Asked if she took responsibility for the failure to get a Brexit deal through, May said: "No".
"It had been incredibly frustrating that MPs on either side of the Leave-Remain divide had got so sort of entrenched that they just were not willing to make that compromise that would enable us to get the majority to get this through", May said in a BBC interview in 10 Downing Street on Friday.
Ms Miller said the case has been prepared now because she believes a Prime Minister would only prorogue Parliament out of "desperation" and may not have sufficient time after either Tory leadership candidate takes office.
Expanding on his plan, Mr Hunt insisted it was possible to get a revised deal with Brussels by the end of September, and said if it took "a few extra days" to get it through Parliament he would delay Brexit beyond the October 31 deadline.
Sharing screen space, Boris Johnson, Hunt's rival and the frontrunner in the leadership contest, said the United Kingdom would leave by October 31 "come what may", and that if this did not happen it would lead to "a huge erosion of trust in politics".
She added: "I'm hoping that the response we get to the letter is on the advice is given is that, you know, that propagation is would be beyond the power of a Prime Minister so they won't go there".
But pressed on whether the United Kingdom would be out by Christmas, he said: "I'm not going to give you those commitments".
The Foreign Secretary maintained prime ministers should "only make promises they know they can deliver".
Either Mr Hunt or Mr Johnson will take over from Mrs May the next day.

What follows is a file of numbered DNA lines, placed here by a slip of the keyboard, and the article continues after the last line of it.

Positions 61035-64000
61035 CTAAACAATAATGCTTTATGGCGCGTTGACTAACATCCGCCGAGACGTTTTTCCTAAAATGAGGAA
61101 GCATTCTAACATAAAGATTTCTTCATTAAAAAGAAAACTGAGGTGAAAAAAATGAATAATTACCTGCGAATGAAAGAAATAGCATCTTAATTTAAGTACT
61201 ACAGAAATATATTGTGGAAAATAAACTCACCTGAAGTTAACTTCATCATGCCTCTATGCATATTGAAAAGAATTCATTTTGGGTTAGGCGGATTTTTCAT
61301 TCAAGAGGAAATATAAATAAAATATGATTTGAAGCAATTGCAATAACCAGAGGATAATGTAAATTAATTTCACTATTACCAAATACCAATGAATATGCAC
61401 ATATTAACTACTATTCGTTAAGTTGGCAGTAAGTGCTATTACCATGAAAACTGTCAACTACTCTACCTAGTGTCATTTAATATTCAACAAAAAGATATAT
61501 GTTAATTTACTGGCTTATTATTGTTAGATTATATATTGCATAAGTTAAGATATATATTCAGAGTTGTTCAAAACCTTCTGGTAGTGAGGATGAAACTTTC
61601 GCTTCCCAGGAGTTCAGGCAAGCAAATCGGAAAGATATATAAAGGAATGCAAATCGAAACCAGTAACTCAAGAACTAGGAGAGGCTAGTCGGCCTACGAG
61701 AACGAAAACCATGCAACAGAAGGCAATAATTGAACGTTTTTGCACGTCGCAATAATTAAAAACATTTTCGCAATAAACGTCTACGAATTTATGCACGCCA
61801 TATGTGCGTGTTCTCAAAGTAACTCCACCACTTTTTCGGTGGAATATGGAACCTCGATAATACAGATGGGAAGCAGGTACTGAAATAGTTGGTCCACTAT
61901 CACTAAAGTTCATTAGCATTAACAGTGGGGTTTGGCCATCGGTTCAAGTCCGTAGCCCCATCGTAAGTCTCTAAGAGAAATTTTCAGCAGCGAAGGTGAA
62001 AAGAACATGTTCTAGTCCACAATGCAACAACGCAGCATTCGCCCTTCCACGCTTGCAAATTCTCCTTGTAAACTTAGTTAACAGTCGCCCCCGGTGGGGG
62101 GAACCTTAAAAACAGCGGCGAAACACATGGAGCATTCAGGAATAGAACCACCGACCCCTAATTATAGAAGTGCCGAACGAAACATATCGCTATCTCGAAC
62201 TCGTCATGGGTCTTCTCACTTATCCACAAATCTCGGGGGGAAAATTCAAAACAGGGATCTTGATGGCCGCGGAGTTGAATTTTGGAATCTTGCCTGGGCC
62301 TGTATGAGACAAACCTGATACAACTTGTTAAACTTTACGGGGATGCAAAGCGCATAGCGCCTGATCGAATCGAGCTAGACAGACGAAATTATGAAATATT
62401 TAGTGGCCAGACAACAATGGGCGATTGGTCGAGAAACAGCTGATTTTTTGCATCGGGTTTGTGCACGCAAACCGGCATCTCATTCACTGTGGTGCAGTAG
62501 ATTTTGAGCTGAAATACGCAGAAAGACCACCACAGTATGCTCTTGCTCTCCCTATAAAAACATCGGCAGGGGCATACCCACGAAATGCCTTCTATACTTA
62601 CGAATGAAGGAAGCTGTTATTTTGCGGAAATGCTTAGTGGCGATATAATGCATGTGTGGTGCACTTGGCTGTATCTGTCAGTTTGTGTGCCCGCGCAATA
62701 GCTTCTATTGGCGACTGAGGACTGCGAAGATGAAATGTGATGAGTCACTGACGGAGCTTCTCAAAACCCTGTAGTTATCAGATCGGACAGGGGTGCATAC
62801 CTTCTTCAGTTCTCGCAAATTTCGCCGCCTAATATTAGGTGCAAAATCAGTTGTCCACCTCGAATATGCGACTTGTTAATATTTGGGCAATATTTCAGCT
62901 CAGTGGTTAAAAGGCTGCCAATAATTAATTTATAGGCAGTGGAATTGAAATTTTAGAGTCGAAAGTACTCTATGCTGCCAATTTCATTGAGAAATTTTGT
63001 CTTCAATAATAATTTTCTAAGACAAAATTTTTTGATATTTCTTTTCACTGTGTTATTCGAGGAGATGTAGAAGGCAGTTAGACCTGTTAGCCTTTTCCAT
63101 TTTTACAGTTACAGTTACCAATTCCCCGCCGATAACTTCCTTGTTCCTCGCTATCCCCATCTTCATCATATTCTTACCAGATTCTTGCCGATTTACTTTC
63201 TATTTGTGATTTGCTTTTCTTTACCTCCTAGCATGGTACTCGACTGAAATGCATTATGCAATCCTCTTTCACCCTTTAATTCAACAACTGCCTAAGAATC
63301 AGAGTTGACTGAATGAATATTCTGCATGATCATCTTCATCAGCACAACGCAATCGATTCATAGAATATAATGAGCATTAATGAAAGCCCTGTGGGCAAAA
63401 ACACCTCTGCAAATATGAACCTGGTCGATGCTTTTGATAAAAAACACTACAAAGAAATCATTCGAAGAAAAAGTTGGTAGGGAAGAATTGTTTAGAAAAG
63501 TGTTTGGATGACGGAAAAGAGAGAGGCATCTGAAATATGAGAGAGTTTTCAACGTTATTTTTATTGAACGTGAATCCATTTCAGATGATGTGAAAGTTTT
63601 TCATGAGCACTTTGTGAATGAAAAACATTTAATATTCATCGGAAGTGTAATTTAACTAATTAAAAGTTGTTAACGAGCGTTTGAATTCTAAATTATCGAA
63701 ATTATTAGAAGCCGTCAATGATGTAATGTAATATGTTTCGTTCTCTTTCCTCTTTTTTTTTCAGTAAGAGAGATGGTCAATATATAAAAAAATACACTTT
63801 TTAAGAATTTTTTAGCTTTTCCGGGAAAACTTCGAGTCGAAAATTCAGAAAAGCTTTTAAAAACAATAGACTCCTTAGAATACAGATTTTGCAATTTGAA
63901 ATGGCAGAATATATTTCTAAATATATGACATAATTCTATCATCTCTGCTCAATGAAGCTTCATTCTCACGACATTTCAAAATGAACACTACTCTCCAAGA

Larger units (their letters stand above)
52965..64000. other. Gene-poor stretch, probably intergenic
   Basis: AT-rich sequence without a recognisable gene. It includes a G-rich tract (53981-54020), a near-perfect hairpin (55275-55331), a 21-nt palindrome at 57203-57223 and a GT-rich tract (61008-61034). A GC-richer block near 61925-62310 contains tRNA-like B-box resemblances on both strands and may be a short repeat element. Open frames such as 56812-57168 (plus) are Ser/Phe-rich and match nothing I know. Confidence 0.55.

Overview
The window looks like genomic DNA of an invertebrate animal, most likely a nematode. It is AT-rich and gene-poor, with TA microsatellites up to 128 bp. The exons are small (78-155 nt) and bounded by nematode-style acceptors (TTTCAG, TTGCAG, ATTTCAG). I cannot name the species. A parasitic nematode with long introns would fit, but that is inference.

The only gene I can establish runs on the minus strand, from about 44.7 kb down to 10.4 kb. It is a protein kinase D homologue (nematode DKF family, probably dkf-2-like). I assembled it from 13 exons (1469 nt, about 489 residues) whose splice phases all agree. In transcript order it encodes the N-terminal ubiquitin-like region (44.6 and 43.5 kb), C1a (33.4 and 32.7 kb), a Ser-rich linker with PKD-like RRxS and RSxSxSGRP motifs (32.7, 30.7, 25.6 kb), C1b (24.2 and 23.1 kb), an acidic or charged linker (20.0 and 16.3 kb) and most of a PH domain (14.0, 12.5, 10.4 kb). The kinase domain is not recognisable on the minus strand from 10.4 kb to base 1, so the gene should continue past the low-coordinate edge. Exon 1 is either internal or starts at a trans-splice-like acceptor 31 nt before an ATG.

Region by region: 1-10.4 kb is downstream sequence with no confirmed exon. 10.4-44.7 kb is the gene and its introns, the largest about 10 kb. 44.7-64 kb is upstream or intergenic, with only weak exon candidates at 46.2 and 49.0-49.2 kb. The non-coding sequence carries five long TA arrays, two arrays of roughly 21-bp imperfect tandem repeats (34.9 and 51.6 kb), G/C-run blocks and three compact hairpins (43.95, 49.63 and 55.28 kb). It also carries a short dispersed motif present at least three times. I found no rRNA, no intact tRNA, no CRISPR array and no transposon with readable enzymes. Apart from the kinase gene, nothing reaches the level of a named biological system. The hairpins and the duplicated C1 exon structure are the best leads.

But leading Eurosceptic Tory MP Andrew Bridgen lambasted them, saying: "We need to leave by October 31 and quite honestly, people like Greg Clark and Philip Hammond have been roadblocks to preparing for no deal".
"If you want to leave the European Union quickly, if you want to avoid a general election, which is the risk if you go about this in the wrong way, I'm the person who has the biggest chance of negotiating that deal and getting us out by October 31".
Mr Johnson's lack of explicit support for Mr Darroch during the ITV debate on Tuesday was widely seen to have been the final straw for the envoy following the leak of his diplomatic cables criticising Donald Trump's White House. "There are other things - I think I probably actually should have done the TV debates".
He told the BBC: "I think we've got to come out on October 31 and I think it is very odd that those who are saying they would delay even further can't set another date".
With Parliament not sitting, MPs would not be able to block it - for example, by holding a vote of no confidence in the prime minister.
Former prime minister John Major also said last week he would be prepared to turn to the judiciary if needed to avoid a constitutional crisis.
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